They use the same mound, baseball, bats, uniforms, umpires. Everything is the same. There is no difference. An out is an out is an out. People aren’t born to close. They practice pitching their entire lives and somebody at some point told them they were a closer which makes them a different breed. Cause and effect.

    • kellyb9 - May 19, 2011 at 1:20 PM

      You can keep saying that, but the evidence seems to indicate that it takes a different mentality to pitch as a closer than it does to pitch as a reliever. Some guys struggle and some guys thrive.

      • seanmk - May 19, 2011 at 1:37 PM

        what is your evidence?

      • Chris Fiorentino - May 19, 2011 at 1:45 PM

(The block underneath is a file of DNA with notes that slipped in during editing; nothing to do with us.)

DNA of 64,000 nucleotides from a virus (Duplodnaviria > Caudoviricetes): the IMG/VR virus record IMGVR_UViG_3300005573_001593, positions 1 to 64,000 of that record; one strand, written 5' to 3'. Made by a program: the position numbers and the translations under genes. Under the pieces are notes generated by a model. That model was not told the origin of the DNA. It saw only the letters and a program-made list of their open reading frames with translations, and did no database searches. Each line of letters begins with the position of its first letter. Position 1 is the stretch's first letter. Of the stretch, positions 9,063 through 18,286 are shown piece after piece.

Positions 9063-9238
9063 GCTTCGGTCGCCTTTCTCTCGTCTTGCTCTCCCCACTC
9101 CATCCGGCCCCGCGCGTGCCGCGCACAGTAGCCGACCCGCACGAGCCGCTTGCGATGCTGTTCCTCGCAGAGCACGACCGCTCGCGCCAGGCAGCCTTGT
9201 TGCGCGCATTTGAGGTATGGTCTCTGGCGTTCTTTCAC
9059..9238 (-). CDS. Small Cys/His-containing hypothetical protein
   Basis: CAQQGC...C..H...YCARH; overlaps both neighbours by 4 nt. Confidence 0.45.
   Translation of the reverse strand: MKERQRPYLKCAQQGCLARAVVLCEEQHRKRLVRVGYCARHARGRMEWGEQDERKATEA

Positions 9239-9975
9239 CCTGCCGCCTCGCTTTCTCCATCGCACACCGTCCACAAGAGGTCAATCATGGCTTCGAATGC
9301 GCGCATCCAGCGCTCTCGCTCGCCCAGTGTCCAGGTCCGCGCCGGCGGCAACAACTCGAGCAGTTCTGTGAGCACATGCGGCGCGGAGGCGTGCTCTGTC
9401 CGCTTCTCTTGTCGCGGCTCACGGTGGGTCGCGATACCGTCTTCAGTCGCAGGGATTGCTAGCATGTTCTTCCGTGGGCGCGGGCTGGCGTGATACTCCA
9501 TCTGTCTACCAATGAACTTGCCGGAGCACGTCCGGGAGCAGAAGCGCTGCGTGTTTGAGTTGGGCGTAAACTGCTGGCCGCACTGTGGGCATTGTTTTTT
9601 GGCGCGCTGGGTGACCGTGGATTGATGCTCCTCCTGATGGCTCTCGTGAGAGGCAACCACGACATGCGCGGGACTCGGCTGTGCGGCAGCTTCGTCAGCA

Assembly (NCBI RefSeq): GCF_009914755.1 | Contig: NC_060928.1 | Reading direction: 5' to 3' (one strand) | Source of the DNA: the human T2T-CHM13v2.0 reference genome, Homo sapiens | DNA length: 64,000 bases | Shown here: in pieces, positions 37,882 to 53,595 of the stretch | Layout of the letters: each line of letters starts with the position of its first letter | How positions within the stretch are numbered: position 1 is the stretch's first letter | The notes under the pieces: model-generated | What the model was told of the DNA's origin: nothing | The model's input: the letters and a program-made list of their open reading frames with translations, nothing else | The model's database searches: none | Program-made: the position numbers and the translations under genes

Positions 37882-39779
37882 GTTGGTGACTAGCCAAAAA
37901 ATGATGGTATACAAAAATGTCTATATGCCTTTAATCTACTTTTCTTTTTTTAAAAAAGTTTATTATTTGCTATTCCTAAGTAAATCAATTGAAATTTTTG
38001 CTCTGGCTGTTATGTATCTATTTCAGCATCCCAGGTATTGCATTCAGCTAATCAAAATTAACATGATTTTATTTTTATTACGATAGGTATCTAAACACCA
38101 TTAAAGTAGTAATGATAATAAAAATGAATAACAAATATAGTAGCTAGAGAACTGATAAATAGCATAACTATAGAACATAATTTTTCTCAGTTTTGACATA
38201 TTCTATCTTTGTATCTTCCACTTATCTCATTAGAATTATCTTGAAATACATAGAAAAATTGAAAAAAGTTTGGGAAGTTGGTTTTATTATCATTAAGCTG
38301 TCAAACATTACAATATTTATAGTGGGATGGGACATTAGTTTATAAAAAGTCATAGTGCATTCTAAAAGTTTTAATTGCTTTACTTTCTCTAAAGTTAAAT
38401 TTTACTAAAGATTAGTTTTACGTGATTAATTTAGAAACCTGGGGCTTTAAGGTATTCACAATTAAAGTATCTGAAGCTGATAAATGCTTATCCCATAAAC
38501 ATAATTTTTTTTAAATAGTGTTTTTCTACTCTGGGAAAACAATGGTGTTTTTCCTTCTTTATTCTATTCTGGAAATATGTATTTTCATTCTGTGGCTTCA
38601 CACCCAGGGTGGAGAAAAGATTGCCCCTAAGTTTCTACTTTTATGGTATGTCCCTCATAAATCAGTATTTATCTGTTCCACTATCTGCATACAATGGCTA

What is your evidence to the contrary?

      • b7p19 - May 19, 2011 at 1:48 PM

        Thats exactly the point.

      • The Common Man/ - May 19, 2011 at 1:51 PM

        Yeah, seriously. What evidence do you have that it takes a “certain mentality” to close?

        While I do think that the 9th inning gets in some guys’ heads, I think that’s largely because of the importance we’ve put on the ninth inning and the role of closer, as opposed to the actual importance of the role as it’s currently constructed. And while I’d agree that there may be some pitchers who get freaked out by the role, a) I am certain it’s not nearly as many pitchers as people seem to think it is and b) I am also certain we don’t actually know who those guys are until they are given an extended look. Which Madson never really was.

      • xmatt0926x - May 19, 2011 at 5:24 PM